Beltane Mountain Moon
Another recovery hallmark. Kate drove yesterday, went out on her own for the first time since March 22nd! The bank, a few groceries, gas. When doing these errands feels routine, they can be mindless or even a nuisance; but, this sort of moment allows us a glimpse into the ordinary miracles that make up what we think of as normal, usual. We can get up from the chair, pick up the keys, start the car, drive to the grocery store, the gas station, the bank.
So different from not being able to get out of the chair, being unable to pick up the keys, being too physically impaired to drive. That milk, the bread, the full gas tank, the money in your pocket then become unobtainable. Not a nuisance, not something to go through as if by habit. No. These are vital, though small, increments of life, necessary and significant in themselves. Worthy of attention, even celebration.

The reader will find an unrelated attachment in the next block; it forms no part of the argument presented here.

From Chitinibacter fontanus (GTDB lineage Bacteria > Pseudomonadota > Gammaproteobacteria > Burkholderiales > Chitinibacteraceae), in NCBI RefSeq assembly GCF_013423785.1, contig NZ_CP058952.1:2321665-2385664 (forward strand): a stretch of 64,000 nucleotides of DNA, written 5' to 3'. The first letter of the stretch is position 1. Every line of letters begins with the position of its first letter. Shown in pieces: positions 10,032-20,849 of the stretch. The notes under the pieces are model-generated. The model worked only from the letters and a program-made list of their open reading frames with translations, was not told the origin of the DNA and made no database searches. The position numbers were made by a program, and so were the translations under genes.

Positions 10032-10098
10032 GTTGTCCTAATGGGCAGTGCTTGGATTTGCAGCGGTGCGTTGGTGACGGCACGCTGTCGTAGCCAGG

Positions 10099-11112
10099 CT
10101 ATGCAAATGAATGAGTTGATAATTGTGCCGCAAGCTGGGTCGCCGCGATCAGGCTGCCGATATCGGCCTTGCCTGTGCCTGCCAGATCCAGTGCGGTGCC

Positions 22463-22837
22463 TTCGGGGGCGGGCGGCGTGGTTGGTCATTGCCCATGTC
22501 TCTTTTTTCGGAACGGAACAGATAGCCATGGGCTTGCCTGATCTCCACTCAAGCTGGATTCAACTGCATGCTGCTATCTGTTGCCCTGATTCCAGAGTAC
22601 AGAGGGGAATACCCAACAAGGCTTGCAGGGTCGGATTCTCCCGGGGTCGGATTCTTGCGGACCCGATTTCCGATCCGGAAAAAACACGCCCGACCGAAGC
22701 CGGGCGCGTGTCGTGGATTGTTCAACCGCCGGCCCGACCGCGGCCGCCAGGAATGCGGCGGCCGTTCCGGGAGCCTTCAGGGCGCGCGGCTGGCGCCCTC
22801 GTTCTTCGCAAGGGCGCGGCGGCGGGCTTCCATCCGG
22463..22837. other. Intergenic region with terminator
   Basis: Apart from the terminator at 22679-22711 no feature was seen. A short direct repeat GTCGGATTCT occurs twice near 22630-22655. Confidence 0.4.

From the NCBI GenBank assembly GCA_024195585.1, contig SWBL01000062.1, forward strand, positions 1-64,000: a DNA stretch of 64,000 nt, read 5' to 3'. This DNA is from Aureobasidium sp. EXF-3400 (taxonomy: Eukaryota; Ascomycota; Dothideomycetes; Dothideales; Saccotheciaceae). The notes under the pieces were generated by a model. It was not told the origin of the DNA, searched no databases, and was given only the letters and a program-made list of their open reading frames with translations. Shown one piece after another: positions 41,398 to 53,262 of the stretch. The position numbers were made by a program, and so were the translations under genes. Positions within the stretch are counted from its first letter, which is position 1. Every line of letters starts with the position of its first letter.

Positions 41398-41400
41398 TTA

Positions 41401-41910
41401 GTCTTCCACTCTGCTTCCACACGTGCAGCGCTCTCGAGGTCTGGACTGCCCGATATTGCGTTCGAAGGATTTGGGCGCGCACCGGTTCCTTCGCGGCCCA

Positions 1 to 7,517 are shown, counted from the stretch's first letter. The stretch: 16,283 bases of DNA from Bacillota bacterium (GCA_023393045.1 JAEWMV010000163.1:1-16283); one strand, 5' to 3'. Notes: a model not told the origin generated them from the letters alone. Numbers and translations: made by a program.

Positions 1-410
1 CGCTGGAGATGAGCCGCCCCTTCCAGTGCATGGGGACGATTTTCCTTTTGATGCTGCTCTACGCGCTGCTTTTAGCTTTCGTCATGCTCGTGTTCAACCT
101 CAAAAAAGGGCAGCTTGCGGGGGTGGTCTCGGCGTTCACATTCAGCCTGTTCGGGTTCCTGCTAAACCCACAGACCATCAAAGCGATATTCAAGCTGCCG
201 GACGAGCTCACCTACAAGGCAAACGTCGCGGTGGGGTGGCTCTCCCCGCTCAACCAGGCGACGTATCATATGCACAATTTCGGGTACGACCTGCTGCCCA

Mussar Vaad Practice Group last night. Vaad = sharing without comments. Mussar = Jewish ethics focused on developing middah, character traits. This is a group, partly because of its nature, partly because of its members that has become a Woolly Mammoth equivalent for me, a place where I can be transparent, share, look inside, gain from the ancientrails that others walk.
Marilyn brought in an article about a child of pogrom survivors. This woman felt she had to be perfect, show that she was worth saving, worth the sacrifices her parents made. An awful burden. She started her own company by the age of 30, then slowly fell apart in her thirties. Discovering compassion, nedivut ha lev, generosity of the heart, led her to a new way of life. In particular she talked about self-compassion. “Talk,” she said, “to yourself as you would to a good friend.”
Snowing here this morning, fat heavy flakes. Rained and snowed yesterday. All moisture good, welcome.